In southern Ukraine, a major dam wall collapsed after an explosion on Tuesday, prompting officials from both sides of the ongoing war to order resident evacuations and warnings of potential ecological damage. As the fallout could be far-reaching, flooding homes, streets, and businesses downstream, depleting water levels upstream to cool Europe’s largest nuclear power plant, and draining drinking water supplies in Crimea, which Russia illegally annexed, the situation presents significant consequences. The dam break is a new dimension in Russia’s ongoing war with Ukraine, which is currently in its 16th month. Ukrainian forces were seen moving forward with a long-anticipated counteroffensive, covering over 621 miles of the frontline in the east and south of Ukraine.
The explosion’s cause remains unclear, and Ukrainian President Volodymyr Zelenskyy convened an emergency meeting of the National Security Council. Ukrainian authorities claimed Russian forces blew up the dam structure, putting 80 settlements in danger, while Russian officials accused Ukrainian military strikes of causing the damage.
The dam’s failure could result in 18 million cubic meters of water flooding dozens of areas and potentially causing a global ecological disaster. Ukrainian authorities have previously warned of the dam’s failure’s potential impact and estimated that nearly 100 towns and villages would be flooded. While both sides are at risk of flooding, the dam’s damage could hinder Ukraine’s counteroffensive in the south. Simultaneously, Russia depends on the dam to supply water to the illegally annexed Crimea region in 2014.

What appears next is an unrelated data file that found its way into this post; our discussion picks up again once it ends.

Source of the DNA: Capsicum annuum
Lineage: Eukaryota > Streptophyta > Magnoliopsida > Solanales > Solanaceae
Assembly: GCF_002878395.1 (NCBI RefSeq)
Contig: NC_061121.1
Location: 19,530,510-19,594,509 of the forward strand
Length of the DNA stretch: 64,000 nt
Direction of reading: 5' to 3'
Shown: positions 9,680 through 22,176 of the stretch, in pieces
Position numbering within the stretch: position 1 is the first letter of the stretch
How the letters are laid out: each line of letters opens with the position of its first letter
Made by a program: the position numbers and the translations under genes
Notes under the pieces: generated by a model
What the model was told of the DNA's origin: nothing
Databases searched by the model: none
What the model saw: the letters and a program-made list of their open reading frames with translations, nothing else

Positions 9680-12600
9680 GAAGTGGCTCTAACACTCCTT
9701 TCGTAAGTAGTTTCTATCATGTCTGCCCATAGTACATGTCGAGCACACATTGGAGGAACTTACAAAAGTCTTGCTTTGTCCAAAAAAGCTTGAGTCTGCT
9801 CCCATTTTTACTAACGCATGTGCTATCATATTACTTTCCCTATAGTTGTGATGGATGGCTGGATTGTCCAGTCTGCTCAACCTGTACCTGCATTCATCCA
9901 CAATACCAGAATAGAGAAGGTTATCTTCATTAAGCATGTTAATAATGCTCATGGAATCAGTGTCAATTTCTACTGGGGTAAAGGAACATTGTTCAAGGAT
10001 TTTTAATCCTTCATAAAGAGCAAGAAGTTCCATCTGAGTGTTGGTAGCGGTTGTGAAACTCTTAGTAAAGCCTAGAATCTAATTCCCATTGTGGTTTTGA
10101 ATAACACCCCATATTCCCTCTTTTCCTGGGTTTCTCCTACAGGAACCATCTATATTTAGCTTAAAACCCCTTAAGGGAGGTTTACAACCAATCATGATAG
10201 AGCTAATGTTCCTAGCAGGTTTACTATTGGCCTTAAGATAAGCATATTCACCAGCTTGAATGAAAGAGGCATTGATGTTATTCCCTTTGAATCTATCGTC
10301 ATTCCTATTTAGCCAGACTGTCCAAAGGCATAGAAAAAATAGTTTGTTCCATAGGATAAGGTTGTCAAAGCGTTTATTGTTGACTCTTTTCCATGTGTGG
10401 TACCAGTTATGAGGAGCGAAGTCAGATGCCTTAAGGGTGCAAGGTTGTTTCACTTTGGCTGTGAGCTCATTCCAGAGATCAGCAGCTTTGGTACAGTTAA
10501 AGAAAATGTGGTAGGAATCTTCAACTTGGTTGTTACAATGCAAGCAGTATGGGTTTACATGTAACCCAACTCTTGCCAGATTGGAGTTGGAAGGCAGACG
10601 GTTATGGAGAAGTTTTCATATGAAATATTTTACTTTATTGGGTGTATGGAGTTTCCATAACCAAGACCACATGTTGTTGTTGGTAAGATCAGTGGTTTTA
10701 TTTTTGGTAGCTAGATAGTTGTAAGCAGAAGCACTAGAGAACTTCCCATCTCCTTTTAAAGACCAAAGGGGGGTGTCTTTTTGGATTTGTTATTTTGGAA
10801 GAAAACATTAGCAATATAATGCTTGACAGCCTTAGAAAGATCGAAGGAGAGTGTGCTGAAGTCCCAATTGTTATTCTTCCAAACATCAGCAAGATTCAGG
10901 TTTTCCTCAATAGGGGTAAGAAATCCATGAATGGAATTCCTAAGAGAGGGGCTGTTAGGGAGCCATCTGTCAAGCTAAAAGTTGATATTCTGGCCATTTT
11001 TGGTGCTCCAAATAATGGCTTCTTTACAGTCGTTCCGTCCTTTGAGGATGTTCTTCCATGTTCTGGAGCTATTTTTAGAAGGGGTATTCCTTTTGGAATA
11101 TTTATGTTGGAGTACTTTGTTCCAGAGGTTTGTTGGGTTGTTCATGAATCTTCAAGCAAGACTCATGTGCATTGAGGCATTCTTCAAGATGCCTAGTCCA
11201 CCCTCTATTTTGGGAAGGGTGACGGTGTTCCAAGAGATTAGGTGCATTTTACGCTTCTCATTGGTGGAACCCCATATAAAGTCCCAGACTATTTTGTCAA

Ukraine controls five of the six dams along the Dnipro river, which runs from its northern border with Belarus down to the Black Sea and is crucial for the entire country’s drinking water and power supply. The head of the Kherson Regional Military Administration, Oleksandr Prokudin, warned that the Russian army committed another act of terror and water would reach critical levels within five hours.
The station cannot be restored, writes the state hydro-power generating company Ukrhydroenergo in a statement, and Russia blew up the station from inside the engine room, it claims. The Russian-appointed mayor, Leontyev, claims that many Ukrainian strikes on the Kakhovka hydroelectric plant destroyed its valves, causing uncontrollable downstream water levels.
Both Ukraine and Russia have previously accused each other of targeting the dam with attacks, and last October, Zelenskyy predicted that Russia would destroy the dam to cause flooding. Concerns over water flows through and over the Kakhovka dam have long been issues expressed by authorities, experts, and residents. In February, water levels were so low that many feared a meltdown at the Zaporizhzhia nuclear plant, whose cooling systems were supplied with water from the Kakhovka reservoir held by the dam. By mid-May, after heavy rains and snowmelt, water levels rose beyond normal levels, flooding surrounding villages.